Meibomian Gland Dysfunction (MGD)
“Meibomian gland dysfunction (MGD) is a chronic, diffuse abnormality of the meibomian glands, commonly characterized by terminal duct obstruction and/or qualitative/quantitative changes in the glandular secretion. This may result in alteration of the tear film, symptoms of eye irritation, clinically apparent inflammation, and ocular surface disease.”
– TFOS MGD Report, 2011 (Official definition of the Meibomian Gland Dysfunction according to the Tear Film and Ocular Surface MGD Report)
Meibomian gland dysfunction (MGD) is among the leading causes of dry eye disease and it affects millions of people around the world. Often reported symptoms are watery and burning eyes, fluctuating or blurry vision, and inability to wear contact lens or eye makeup. The most common type of MGD is obstructive MGD, which occurs when the glands become clogged, stopping the meibum from reaching the eye’s surface. The doctors at Vision Optique use the LipiFlow treatment, it is an FDA approved procedure to treat MGD.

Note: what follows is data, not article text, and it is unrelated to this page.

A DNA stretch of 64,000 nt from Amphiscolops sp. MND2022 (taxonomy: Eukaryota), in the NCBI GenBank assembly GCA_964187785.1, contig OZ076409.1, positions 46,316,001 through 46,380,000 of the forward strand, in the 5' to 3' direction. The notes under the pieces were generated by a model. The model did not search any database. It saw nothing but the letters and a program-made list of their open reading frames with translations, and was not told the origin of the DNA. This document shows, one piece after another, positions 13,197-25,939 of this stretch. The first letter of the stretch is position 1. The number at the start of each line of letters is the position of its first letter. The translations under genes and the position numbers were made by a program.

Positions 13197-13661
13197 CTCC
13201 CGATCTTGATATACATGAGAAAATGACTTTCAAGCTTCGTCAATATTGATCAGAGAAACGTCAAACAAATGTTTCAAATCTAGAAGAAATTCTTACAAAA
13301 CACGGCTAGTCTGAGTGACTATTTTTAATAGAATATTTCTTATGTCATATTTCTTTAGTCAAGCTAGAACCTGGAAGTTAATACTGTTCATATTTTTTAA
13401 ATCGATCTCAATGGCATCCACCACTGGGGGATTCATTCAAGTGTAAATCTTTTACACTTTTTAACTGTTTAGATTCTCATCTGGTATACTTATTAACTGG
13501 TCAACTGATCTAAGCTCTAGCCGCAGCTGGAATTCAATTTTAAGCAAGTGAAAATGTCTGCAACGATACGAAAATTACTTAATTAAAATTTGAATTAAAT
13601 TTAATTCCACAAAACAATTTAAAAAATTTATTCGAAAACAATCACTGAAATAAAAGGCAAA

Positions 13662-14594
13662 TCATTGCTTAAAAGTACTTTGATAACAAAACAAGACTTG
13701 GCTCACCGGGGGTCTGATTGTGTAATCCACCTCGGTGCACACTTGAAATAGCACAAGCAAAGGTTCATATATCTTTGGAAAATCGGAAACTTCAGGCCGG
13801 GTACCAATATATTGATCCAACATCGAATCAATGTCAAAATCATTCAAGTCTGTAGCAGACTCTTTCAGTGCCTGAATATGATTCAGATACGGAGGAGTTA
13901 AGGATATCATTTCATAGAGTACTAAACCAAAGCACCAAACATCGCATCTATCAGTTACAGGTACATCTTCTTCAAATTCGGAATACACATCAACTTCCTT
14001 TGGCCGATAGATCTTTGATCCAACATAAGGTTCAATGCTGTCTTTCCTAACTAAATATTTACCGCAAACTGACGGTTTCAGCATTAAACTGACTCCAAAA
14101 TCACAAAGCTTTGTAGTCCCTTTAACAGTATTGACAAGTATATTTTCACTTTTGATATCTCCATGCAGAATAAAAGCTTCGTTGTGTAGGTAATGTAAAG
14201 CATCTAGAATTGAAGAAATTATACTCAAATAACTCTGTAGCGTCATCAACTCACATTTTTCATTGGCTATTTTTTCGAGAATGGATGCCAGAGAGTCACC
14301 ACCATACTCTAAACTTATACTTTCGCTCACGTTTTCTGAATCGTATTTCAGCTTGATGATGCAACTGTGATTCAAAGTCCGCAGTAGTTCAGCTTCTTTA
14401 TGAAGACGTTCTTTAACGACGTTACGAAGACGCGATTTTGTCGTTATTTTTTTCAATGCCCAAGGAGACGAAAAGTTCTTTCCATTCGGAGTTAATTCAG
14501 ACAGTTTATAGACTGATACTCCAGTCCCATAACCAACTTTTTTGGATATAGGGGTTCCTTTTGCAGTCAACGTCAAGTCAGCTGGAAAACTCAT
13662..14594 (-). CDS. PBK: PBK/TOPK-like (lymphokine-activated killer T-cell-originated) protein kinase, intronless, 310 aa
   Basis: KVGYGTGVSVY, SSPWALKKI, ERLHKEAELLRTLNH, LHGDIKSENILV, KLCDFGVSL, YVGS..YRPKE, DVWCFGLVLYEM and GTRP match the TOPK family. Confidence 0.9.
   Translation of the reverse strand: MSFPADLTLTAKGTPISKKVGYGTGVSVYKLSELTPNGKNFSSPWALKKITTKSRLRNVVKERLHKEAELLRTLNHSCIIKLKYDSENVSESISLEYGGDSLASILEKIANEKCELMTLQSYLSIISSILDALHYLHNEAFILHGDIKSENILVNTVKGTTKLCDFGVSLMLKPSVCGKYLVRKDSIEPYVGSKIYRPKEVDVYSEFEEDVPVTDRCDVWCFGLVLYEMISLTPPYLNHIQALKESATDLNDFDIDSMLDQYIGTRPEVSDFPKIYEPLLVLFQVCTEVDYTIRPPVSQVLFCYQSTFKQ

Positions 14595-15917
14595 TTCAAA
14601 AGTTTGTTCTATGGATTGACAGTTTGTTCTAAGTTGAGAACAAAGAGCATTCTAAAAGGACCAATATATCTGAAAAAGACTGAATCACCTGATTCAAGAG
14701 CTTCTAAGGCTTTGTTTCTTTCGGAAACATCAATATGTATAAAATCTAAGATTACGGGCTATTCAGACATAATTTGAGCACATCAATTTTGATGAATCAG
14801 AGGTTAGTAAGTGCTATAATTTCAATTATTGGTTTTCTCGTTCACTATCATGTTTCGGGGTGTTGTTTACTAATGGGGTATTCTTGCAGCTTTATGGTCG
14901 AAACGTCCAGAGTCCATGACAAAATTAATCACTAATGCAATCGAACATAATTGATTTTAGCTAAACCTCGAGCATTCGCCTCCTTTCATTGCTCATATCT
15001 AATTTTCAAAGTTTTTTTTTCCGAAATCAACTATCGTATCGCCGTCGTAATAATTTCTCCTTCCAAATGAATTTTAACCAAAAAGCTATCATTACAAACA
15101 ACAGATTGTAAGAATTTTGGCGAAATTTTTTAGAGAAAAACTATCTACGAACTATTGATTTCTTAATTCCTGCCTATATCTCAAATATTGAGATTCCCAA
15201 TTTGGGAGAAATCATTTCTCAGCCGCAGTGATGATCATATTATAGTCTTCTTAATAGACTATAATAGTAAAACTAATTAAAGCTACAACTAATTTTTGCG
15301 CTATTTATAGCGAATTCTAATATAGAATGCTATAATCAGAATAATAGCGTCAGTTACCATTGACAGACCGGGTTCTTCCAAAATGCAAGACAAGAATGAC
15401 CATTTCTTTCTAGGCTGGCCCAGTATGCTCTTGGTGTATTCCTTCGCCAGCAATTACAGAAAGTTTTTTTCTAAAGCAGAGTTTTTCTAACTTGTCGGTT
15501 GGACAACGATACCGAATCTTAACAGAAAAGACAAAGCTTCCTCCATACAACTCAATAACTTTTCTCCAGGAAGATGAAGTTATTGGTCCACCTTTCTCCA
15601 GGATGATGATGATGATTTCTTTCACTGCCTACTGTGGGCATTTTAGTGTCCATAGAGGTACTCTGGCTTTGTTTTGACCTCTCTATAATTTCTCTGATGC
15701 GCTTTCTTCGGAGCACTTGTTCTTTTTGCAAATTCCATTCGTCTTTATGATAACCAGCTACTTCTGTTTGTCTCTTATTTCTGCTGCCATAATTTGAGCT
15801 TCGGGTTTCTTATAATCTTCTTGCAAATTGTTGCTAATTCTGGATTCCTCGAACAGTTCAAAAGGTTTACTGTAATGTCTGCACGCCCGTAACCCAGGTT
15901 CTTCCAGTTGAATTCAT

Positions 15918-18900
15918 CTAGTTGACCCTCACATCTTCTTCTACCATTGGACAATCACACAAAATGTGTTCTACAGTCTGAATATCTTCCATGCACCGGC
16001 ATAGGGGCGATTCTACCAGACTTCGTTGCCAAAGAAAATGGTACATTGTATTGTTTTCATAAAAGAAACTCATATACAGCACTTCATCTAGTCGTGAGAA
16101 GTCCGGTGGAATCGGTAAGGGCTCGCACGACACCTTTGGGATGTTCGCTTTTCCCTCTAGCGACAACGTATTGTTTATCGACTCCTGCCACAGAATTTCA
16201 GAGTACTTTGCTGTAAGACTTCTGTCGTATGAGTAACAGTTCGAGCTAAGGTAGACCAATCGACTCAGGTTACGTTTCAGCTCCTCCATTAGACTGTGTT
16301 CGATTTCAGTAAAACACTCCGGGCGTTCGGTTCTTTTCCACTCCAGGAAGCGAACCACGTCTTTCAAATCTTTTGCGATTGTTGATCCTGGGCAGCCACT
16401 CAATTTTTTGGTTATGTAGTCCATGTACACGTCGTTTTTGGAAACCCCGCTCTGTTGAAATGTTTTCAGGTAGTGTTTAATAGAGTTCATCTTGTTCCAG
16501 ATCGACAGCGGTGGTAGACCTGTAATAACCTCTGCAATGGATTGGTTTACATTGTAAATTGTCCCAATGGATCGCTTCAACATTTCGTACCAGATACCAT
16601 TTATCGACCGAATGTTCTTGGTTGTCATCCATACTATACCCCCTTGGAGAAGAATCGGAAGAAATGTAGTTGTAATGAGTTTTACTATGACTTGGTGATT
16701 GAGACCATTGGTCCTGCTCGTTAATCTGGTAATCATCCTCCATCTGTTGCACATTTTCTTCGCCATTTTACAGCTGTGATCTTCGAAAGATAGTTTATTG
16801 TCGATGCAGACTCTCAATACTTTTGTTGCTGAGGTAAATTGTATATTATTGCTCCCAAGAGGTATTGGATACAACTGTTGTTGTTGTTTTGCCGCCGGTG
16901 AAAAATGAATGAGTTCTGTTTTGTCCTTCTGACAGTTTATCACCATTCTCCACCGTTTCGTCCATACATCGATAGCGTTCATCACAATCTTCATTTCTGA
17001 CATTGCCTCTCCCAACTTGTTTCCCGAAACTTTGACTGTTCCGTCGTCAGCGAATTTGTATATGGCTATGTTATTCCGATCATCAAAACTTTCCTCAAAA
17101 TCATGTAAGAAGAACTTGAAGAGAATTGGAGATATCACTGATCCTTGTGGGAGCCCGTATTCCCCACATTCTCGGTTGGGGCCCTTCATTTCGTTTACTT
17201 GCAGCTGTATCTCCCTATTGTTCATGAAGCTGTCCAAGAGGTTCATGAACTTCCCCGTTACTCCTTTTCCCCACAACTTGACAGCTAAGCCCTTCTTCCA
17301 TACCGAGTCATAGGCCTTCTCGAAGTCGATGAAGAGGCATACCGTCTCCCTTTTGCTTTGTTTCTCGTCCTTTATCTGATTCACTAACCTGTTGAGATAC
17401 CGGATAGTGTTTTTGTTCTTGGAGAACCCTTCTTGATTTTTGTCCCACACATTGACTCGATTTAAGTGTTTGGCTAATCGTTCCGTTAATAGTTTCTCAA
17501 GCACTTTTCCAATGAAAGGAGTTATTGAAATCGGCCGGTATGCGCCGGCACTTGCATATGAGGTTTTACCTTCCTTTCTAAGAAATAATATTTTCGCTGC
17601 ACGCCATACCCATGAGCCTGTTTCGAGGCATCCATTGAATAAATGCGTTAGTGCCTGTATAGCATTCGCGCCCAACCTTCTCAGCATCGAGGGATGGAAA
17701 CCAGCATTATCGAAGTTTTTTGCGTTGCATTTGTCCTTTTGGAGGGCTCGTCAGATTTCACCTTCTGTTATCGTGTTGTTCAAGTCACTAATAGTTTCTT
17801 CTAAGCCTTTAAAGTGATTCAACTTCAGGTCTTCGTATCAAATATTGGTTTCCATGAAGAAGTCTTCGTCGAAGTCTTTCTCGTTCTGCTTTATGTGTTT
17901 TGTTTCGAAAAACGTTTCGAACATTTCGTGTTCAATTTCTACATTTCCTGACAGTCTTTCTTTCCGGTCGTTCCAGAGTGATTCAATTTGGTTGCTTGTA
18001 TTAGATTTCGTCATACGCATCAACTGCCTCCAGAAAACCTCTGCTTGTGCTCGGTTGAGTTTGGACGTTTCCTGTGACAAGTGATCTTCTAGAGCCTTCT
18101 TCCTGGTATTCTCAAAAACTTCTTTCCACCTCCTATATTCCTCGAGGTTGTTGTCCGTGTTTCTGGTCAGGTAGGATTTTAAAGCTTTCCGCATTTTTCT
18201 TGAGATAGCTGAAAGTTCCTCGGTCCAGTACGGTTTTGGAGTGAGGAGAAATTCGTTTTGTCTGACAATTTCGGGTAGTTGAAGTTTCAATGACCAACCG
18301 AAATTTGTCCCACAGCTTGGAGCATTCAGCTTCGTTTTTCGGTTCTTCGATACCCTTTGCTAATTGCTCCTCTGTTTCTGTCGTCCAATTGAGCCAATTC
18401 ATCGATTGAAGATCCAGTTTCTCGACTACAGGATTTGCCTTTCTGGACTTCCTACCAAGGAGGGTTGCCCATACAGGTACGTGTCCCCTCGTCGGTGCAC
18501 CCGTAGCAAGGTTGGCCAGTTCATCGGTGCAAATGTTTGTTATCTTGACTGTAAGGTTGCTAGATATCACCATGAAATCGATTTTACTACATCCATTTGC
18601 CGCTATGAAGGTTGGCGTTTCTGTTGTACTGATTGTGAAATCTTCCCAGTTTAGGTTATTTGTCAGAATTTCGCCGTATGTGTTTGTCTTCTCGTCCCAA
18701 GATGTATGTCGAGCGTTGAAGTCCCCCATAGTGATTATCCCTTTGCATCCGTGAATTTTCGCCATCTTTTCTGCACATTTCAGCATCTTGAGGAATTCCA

The meibomian glands secrete an oil called meibum. Meibum (oil), aqueous tear (watery layer), and mucin (mucus) make up the three layers of the tear film. The meibum/oil stabilizes the tear film and prevents it from evaporating too quickly. A healthy tear film is required to keep your eyes moist and comfortable.
Spending long hours on digital devices (not blinking enough), wearing contact lenses, and using eyelash extensions or false eyelashes can all contribute to developing MGD.
Certain medical conditions can also cause MGD, such as:
- High cholesterol levels
- Eyelid infections
- Eyelid inflammation (blepharitis, Demodex)
- Skin disease (acne, rosacea, atopic and seborrhoeic dermatitis)
Additionally, some medications can cause a reduction in meibum production, such as glaucoma medications, estrogen replacement therapies, and retinoids commonly found in acne medication and anti-aging creams.